|▲ Sungjun Lee / Director of Center for Havruta Education|
Many say that education is the very foundation for the future of a nation. How to educate young people decides a rise or a fall of a nation and this saying has been repeated over and over again with couldn’t be enough emphasis. But not all seems good with this saying. South Korea is second to none when it comes to education as the overheated extra-curricular activities after school is found in no other countries in the world but here only. Many students including children are knackered around the time of closing a day and it happens almost every day.
It is not surprising, therefore, to observe a continuous flow of introducing new and alternative educational methods. However, almost seem to appear shortly and disappear like nobody knows. Yet, there are still a few survivors and one of them is a Jewish education method called <Havruta> known to be the driving force of having achieved a 30% prestigious US university entrance and a 25% of the Nobel Prize winners.
Difference between Korean Havruta and Jewish Havruta
It was 2012 Havruta started to spread fast in South Korea. Unlike the quickly come and go educational methods, Havruta rather seems to be accelerated as the year 2019. Parents today might have heard Havruta at least once or twice as some elementary schools assign Havruta questions for homework.
Sungjun Lee / the director of the Center for Havruta Education, studied in the US during which he visited South Korea shortly in 2015 and came to know about Havruta. Back in the US, he took a course at American Jewish University and finished the Judaism Program and deepened his knowledge on Jewish Education. Gathering his knowledge and vision, he wrote two books: <Havruta: the Speaking History> and <Havruta: What Is Your Question?>.
When asked about Havruta, Lee says “There is difference between Korean Havruta and Jewish Havruta. The former focuses on speaking method, question method and pairing method while the latter on history, religion and tradition. In other words, the authentic Jewish Havruta is a means to pass down the root culture of Jewish.”
The long suffered Hebrew has grown today as the most powerful influencer on earth. What made this relatively small number of people this much powerful? And what did Havruta do to them?
“Havruta is the way of their life. It is a means to keep their root, history and tradition. It is an education for identity but NOT a method of how to study! It happens at home. It starts from parents to their children. Ant they have been doing Havruta for the last 3,500 years” explains Lee, adding “It is not Jewish who keep the Sabbath but the Sabbath that keeps Jewish.”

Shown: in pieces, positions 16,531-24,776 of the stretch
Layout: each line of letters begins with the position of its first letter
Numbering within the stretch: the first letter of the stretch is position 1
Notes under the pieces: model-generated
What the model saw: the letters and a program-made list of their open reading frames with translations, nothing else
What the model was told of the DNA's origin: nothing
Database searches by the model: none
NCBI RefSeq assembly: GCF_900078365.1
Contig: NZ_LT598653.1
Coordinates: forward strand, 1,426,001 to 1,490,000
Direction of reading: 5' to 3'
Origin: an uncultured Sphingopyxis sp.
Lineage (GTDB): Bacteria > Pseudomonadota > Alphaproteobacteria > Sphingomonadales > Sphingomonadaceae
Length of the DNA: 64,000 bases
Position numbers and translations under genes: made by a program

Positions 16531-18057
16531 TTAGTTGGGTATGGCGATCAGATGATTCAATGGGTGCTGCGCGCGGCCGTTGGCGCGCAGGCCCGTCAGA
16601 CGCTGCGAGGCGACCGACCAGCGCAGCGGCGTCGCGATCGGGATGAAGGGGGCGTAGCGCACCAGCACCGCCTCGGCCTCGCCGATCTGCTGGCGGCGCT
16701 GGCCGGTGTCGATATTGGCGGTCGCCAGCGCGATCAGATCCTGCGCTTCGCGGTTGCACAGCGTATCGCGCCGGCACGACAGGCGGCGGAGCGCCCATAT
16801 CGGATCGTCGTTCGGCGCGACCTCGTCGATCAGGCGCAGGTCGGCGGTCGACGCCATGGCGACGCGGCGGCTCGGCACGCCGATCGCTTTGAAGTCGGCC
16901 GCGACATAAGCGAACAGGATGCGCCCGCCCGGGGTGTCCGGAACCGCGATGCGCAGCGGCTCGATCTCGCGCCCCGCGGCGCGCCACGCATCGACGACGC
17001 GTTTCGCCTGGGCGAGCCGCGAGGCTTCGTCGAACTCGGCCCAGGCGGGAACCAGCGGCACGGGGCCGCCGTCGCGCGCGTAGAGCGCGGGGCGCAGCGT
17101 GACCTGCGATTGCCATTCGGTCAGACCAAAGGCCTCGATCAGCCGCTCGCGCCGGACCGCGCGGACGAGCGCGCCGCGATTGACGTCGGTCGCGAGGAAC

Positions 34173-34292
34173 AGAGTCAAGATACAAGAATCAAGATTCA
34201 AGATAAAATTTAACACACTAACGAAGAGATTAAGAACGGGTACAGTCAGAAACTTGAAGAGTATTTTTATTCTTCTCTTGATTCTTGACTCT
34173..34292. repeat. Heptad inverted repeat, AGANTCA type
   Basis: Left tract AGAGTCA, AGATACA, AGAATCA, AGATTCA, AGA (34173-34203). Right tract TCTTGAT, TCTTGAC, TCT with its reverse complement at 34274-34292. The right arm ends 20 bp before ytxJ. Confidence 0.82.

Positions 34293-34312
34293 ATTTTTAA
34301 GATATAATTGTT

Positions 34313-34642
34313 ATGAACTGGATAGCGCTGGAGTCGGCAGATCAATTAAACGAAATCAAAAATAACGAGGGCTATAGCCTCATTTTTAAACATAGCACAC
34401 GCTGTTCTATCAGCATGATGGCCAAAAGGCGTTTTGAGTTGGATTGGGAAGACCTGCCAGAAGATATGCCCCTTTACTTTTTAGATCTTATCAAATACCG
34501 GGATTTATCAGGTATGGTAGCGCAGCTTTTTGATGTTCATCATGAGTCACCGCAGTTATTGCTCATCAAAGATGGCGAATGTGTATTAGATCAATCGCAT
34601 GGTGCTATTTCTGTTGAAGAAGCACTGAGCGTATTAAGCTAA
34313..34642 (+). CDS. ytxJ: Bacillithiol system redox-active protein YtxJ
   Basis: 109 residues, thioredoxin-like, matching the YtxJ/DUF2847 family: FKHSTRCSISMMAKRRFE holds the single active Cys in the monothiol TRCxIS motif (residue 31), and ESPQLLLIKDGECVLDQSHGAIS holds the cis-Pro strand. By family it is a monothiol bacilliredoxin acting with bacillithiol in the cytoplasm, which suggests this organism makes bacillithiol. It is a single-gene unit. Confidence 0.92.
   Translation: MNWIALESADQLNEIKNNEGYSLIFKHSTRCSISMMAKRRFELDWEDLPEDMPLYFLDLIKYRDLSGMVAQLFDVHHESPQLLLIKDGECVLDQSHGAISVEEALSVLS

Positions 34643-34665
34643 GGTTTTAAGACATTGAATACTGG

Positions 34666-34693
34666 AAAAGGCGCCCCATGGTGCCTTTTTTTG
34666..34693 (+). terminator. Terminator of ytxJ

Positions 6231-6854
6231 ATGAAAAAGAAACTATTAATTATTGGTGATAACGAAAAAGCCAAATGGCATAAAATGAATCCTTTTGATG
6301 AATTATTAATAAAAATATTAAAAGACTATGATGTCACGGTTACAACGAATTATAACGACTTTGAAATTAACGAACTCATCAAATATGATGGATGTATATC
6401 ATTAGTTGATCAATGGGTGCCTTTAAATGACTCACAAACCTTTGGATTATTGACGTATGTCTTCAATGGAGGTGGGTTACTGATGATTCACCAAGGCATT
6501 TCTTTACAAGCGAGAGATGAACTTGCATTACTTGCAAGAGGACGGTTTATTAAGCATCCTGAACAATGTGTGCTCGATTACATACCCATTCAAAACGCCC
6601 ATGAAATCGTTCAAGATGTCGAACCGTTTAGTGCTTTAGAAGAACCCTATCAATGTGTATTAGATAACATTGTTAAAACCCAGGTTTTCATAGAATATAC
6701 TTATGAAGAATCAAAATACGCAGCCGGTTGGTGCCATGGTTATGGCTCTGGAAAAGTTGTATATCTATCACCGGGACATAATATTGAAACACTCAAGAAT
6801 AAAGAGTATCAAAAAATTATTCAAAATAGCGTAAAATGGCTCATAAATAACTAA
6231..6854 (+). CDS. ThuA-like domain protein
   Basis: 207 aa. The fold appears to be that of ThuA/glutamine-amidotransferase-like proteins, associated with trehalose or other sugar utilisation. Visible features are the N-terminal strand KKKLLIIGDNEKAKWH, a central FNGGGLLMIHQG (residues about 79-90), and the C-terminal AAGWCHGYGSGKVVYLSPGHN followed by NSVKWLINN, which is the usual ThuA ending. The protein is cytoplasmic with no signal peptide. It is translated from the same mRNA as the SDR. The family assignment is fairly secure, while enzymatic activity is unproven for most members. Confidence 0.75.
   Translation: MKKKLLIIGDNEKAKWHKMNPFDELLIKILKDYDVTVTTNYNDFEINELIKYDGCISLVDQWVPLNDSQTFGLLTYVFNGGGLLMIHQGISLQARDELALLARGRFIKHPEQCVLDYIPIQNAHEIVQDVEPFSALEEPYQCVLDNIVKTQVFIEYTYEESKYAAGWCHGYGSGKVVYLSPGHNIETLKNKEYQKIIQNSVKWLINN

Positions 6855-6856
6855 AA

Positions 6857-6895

For Jewish, history is not about knowledge but ethnicity. Naturally, Havruta starts at home and it is passed down to generations to generations. Jewish values highly of their suffering and painful history and proudly pass it down for younger generations to never forget what they have suffered and what they have done.
The Hebrew word ‘Tzedakah (צדקה)’ literally means ‘justice’ or ‘righteousness’ but commonly used to signify ‘charity’. Tzedakah is an important element of Havruta closely related to ‘humanity’. In the same respect, learning Havruta is deepening humanity for which Jewish trains themselves through reading and discussion.
“In Havruta, the person sitting next to you is not a rival but an object of study partner, companion, sharer and compassion. I think it’s only natural those with agreeable heart and character more likely to call luck and success than those who lack them. And the age of Internet of Things, Virtual Reality and Augmented Reality call people equipped with abilities for cooperation, collaboration and communication.”
What South Korea must do?
“Regardless ethnicity, fostering talented global leaders starts at establishing identity. Before talking about pedagogy of Havruta we must lay the foundation for our history and root which are the core of our identity. And one of the best ways to know our history is exploring historical sites. Through this, we learn the sufferings and pains of our ancestors and build pride and next directions.”
As part of this effort, Lee is leading the Korean History Expedition, the Havruta History Camp and the Havruta History Tour.
Q. What are your visions?
A. 7.5 million Koreans are living in 180 countries in the world. It is regretful that many of the second generations seem to forget where they came from and even their mother tongue. So I’m working on ‘History Havruta’ for them starting in LA around February next year. I respect Changho Ahn who left a famous saying: “Individuals fulfill their duty of humanity by working for the people they belong.” I want to walk the same path.
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